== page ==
7. Loved the post and I have tears of silent laughter streaming down my face (my 2.5 yr old is asleep and I don’t want to wake him by laughing)! I can empathize with the pouring/dumping! My son loves to watch the effect of the object falling and the effect the act itself has on Mommy and Daddy. My reaction is usually one of half laughing, half crying – especially when we just finished cleaning up the last spill! We are optimistic that it is just the scientist in him experimenting! Here’s to hoping for warmer weather for all our little scientists!


  8. I don’t have kids, so I hope it isn’t wrong that I find the exploits of other people’s kids amusing…I admire your way of storytelling, you really have a talent for this! And I think your son is a wonderful “muse.” 🙂


  9. I am laughing so much over your turns of phrase! “Vigilance is imperative.” “Potables.” It just all goes together so nicely…so see, sometimes the most irritating things turn into the best blog posts. 🙂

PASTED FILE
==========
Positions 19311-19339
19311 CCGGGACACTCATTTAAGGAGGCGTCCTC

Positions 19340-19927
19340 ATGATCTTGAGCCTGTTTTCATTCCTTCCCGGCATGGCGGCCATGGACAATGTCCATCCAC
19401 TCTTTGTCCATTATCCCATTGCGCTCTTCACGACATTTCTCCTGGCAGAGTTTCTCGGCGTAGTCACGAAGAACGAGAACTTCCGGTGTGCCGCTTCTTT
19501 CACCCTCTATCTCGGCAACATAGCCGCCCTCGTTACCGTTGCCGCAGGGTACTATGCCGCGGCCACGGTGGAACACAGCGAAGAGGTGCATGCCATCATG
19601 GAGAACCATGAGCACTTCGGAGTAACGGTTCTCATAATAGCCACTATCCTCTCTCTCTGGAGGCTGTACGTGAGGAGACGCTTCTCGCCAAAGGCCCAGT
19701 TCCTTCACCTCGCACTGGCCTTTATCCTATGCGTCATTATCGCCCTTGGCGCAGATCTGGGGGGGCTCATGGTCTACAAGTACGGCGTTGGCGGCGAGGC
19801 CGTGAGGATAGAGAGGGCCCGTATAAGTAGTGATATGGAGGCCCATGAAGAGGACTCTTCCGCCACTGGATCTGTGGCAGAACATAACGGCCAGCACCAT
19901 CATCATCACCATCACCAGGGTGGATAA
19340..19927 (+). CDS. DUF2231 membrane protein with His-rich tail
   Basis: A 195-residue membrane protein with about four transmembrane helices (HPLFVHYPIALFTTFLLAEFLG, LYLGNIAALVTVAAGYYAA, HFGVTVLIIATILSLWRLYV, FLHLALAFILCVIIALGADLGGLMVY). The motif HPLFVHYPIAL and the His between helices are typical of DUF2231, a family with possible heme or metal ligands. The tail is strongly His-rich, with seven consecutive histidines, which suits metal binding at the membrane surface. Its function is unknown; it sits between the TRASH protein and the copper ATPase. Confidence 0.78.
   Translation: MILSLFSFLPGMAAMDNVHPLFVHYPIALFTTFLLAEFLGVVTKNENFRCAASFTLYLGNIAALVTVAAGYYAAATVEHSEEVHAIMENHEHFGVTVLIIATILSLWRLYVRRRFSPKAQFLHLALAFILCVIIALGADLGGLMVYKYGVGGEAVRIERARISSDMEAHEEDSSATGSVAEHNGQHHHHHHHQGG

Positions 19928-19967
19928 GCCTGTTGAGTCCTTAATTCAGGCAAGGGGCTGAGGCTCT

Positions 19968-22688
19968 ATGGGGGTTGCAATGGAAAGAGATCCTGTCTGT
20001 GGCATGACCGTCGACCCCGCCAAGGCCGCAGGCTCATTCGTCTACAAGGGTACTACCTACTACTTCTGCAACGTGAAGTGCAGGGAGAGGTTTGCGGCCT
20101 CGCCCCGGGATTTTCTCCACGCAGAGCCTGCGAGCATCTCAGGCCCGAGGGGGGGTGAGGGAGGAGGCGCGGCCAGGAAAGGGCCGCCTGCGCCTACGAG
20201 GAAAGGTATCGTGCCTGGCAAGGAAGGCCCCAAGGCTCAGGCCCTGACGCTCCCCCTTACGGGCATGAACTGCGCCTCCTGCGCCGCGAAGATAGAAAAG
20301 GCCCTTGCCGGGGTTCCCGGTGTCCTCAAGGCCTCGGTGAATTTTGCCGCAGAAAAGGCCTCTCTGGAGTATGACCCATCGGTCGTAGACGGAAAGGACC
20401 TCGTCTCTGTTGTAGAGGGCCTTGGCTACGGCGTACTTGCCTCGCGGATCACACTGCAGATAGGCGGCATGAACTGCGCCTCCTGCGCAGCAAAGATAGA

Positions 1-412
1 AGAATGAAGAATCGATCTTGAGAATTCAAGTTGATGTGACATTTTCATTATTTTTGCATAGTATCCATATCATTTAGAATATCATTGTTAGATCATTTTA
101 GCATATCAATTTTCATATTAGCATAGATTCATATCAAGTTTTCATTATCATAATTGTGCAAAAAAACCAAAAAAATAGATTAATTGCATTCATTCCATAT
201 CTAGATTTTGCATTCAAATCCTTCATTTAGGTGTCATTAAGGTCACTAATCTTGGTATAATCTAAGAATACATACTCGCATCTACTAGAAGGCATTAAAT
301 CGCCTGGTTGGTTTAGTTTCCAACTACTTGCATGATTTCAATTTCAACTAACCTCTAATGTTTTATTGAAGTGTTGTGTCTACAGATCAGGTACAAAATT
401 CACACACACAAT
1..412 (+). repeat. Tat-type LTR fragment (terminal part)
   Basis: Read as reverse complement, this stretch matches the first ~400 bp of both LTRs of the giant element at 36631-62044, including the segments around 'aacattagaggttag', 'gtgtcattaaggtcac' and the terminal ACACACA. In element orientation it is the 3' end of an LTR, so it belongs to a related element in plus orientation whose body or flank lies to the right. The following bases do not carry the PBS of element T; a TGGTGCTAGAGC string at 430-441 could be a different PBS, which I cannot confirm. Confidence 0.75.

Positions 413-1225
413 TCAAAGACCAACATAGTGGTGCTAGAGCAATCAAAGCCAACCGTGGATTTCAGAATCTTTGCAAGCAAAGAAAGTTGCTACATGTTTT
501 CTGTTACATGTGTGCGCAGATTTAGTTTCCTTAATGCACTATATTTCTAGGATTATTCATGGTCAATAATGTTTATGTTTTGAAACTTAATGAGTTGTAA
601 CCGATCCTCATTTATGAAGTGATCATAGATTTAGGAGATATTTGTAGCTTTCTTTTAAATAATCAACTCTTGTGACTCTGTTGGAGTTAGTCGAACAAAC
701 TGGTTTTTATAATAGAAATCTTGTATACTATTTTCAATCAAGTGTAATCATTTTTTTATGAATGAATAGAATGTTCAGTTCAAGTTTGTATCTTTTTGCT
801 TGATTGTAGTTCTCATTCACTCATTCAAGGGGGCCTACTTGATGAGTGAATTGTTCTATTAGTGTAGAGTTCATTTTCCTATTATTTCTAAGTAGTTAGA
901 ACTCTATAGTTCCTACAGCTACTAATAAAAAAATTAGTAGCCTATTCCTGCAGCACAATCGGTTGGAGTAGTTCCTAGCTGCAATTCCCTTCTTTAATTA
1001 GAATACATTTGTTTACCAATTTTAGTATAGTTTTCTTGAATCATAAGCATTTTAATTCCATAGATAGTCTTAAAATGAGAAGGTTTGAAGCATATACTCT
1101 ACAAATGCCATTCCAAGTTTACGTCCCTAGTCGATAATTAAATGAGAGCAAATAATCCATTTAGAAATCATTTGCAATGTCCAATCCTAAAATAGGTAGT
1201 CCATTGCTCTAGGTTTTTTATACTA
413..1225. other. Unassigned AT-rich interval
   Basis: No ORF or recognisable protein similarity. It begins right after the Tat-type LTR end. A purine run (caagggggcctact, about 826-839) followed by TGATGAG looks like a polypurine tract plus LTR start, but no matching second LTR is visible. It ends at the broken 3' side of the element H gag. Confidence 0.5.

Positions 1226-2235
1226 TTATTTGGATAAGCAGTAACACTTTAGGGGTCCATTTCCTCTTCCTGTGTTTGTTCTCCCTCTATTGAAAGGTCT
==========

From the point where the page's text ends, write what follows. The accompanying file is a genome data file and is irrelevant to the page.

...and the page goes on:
10. OMG I totally remember what it was like when my kids were at that stage. Don’t worry, I feel you, I know what it’s like to be severely dehydrated but the good thing is, he’ll get over it. And next thing you know, he’ll start sharing your drinks with you and leaving you food (at the bottom of the glass) to go along with it. 🙂


  11. I know this phase of Philip’s has got to be frustrating, but this essay is really funny! The toilet paper wads on the ceiling picture is hilarious. You should probably go out for a beer, or a nice luxurious cup of coffee at a coffee shop.


  12. This was a great read! haha I’m sure in a couple of years this is where I will be with my daughter. Right now she is getting into the “I must grab EVERYTHING and shove it in my mouth” phase. Yesterday she grabbed a wad of my dogs hair and shoved it into her mouth. =/ That was gross to fish out.


    1. Since my son is a sensory seeker, we still face grabbing things and putting them in his mouth. I caught him eating crayons yesterday. It made for a very colorful diaper change today.